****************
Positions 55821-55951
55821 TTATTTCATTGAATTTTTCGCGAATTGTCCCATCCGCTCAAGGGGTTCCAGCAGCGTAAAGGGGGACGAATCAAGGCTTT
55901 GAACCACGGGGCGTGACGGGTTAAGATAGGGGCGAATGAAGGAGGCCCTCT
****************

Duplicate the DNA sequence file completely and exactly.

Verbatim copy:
Positions 55821-55951
55821 TTATTTCATTGAATTTTTCGCGAATTGTCCCATCCGCTCAAGGGGTTCCAGCAGCGTAAAGGGGGACGAATCAAGGCTTT
55901 GAACCACGGGGCGTGACGGGTTAAGATAGGGGCGAATGAAGGAGGCCCTCT